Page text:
These Scientists Say Nanobots Could Kill Individual Cancer Cells
They could also be used to track, target, and deliver anticancer drugs to tumor cells.
A team of scientists from Saudi Arabia is planning to implant individual cells with iron nanobots that can track their location in the body — and perhaps even kill off tumors.
The tiny nanobots, little more than microscopic coils of metal wires, would show up during an MRI scan, allowing doctors to watch their movement through the body. They could also be used to track, target, and deliver anticancer drugs to tumor cells, according to the King Abdullah University of Science and Technology researchers behind the project.
“Cell labeling and tracking has become an invaluable tool for scientific and clinical applications,” Aldo Martinez-Banderas, a grad student who worked on the project, said in a press release. “One of the key aspects of cell tracking studies is the sensitivity to detect a small number of cells after implantation, so the strong magnetization and biocompatibility of our nanowires are advantageous characteristics for MRI tracking.”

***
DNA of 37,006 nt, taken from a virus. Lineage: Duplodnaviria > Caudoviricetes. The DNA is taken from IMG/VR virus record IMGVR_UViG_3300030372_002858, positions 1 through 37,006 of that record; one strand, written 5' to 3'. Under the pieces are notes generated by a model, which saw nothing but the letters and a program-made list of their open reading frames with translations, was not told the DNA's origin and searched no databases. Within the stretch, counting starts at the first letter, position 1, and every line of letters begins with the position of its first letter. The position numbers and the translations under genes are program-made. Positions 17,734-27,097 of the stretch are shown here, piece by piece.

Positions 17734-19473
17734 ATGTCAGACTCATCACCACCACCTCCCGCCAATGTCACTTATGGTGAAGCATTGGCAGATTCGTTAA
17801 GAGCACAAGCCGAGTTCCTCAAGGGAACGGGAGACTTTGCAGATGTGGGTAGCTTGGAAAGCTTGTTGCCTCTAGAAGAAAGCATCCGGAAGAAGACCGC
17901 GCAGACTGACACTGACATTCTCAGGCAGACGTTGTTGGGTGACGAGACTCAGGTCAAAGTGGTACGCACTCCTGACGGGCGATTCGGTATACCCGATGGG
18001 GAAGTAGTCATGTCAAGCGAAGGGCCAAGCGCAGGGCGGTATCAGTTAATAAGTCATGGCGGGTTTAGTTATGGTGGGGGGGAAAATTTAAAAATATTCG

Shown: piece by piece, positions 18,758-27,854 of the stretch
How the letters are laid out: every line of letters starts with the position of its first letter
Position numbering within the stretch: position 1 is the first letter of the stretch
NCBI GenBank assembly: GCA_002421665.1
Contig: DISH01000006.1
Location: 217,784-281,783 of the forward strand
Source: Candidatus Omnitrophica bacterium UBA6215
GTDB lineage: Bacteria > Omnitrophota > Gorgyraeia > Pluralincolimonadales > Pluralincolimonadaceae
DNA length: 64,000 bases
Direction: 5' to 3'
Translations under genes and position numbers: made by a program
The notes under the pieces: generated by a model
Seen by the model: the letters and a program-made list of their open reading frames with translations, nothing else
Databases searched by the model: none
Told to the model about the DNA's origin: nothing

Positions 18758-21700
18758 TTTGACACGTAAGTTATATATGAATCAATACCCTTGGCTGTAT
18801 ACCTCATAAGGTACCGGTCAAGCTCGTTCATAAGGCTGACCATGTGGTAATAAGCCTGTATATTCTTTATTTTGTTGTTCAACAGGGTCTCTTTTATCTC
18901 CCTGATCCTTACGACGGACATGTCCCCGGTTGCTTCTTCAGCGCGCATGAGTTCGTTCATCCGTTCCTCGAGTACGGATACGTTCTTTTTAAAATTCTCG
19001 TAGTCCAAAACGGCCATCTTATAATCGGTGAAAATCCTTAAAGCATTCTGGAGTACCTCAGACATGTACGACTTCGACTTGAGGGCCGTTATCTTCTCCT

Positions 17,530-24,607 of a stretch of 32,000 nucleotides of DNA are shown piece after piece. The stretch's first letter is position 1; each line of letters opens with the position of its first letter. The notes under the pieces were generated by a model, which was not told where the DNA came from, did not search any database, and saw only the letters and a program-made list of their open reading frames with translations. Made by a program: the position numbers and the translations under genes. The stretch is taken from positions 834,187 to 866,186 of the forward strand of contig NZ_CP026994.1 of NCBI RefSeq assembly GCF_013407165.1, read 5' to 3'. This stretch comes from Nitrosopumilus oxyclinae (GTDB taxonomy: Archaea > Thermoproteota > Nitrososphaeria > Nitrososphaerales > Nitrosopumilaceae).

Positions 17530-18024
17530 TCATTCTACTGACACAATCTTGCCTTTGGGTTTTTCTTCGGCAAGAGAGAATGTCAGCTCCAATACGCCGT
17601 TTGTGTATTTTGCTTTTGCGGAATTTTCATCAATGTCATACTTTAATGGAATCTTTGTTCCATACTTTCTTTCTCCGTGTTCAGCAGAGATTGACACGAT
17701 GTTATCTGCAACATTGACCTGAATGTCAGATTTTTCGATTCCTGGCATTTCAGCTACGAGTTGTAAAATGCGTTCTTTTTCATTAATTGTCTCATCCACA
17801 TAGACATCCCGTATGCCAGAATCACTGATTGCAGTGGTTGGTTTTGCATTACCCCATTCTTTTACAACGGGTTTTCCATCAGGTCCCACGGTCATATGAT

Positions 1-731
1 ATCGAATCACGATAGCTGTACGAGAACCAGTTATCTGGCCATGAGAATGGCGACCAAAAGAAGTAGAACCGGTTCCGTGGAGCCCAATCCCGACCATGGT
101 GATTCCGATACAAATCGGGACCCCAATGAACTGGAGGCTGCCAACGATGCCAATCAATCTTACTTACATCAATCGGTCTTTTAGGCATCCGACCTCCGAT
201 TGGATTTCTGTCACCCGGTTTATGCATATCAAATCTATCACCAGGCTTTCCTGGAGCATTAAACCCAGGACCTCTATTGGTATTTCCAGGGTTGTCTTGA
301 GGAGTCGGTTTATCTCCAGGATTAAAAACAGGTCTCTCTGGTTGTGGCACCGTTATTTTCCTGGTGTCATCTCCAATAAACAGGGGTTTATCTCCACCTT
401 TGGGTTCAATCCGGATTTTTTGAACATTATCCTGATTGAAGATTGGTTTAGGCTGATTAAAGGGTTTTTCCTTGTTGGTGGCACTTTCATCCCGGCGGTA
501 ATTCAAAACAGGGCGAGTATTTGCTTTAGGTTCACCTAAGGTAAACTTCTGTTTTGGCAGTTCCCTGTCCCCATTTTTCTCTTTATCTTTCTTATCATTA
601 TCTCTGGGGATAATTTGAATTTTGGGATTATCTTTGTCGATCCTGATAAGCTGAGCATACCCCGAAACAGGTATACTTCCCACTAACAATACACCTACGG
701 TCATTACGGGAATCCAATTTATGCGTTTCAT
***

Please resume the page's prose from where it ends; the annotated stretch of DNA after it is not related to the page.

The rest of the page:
So far, the nanobots haven’t been used to actually kill off cancer cells, though the team has ideas on how they might. Thus far, the nanobots were used to successfully identify breast cancer cells through MRI readings, according to research published in the Journal of Nanobiotechnology.
“These core-shell nanowires have various additional features, including the ability to control them magnetically to guide them to a particular location, to carry drugs, or be to heated with a laser,” lead researcher Jürgen Kosel said in the release. “Combining all of that with the capability of tracking creates a theranostic platform that can open the door for very promising new approaches in nanomedicine.”
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